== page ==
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J Infect Dis. 2011 May 15;203(10):1474-83. doi: 10.1093/infdis/jir060.

Valganciclovir reduces T cell activation in HIV-infected individuals with incomplete CD4+ T cell recovery on antiretroviral therapy.

Author information

  • 1Department of Medicine, University of California, San Francisco, USA. phunt@php.ucsf.edu

Abstract

BACKGROUND:

Elevated immune activation persists during treated human immunodeficiency virus (HIV) infection and is associated with blunted CD4 recovery and premature mortality, but its causes remain incompletely characterized. We hypothesized that asymptomatic cytomegalovirus (CMV) replication might contribute to immune activation in this setting.

METHODS:

Thirty antiretroviral therapy-treated HIV-infected CMV-seropositive participants with CD4 counts <350 cells/mm(3) were randomized to receive valganciclovir 900 mg daily or placebo for 8 weeks, followed by an additional 4-week observation period. The primary outcome was the week 8 change in percentage of activated (CD38(+) HLA-DR(+)) CD8(+) T cells.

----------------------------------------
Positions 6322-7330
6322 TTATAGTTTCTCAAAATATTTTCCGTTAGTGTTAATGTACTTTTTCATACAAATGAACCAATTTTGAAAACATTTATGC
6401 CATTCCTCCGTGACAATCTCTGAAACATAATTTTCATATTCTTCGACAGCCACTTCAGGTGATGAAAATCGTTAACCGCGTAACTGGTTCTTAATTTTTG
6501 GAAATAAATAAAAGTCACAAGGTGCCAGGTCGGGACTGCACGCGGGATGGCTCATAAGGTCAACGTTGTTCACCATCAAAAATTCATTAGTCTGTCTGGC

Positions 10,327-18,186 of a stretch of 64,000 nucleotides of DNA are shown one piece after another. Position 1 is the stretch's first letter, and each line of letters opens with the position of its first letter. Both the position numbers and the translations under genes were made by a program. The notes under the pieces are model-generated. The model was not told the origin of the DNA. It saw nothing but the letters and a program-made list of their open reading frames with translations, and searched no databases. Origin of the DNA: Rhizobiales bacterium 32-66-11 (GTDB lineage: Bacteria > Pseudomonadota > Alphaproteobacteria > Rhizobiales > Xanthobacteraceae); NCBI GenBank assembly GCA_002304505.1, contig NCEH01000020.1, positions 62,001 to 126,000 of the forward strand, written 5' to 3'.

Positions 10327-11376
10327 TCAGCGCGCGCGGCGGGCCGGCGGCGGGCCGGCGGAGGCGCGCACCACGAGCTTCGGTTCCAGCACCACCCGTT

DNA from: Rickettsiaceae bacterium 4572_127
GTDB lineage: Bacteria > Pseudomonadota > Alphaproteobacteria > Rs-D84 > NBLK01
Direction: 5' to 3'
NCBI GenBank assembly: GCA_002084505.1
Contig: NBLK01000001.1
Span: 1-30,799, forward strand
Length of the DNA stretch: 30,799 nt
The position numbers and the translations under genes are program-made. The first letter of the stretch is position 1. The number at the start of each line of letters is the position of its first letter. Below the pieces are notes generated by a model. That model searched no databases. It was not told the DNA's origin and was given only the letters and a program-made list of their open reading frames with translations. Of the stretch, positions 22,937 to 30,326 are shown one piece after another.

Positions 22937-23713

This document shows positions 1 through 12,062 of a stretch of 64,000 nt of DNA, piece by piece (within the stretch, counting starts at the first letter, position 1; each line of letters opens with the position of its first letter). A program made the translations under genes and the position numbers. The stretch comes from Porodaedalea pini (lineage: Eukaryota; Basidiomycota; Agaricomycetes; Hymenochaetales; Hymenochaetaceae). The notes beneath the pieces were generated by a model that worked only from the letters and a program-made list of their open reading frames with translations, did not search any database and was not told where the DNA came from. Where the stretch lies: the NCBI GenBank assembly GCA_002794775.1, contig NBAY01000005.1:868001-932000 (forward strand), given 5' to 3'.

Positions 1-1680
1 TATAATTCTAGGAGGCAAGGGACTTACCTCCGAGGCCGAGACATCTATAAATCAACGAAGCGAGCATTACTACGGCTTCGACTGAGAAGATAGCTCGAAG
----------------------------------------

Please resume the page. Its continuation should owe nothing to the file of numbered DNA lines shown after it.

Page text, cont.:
RESULTS:

Fourteen participants were randomized to valganciclovir and 16 to placebo. Most participants (21 [70%] of 30) had plasma HIV RNA levels <75 copies/mL. The median CD4 count was 190 (IQR: 134-232) cells/mm(3), and 12 (40%) of 30 had detectable CMV DNA in saliva, plasma, or semen at baseline. CMV DNA continued to be detectable at weeks 4-12 in 7 (44%) of 16 placebo-treated participants, but in none of the valganciclovir-treated participants (P = .007). Valganciclovir-treated participants had significantly greater reductions in CD8 activation at weeks 8 (P = .03) and 12 (P = .02) than did placebo-treated participants. These trends were significant even among those with undetectable plasma HIV RNA levels.

CONCLUSIONS:

CMV (and/or other herpesvirus) replication is a significant cause of immune activation in HIV-infected individuals with incomplete antiretroviral therapy-mediated CD4(+) T cell recovery.

CLINICAL TRIALS REGISTRATION:

NCT00264290.

PMID:
21502083
[PubMed - indexed for MEDLINE]
PMCID:
PMC3080892
Free PMC Article

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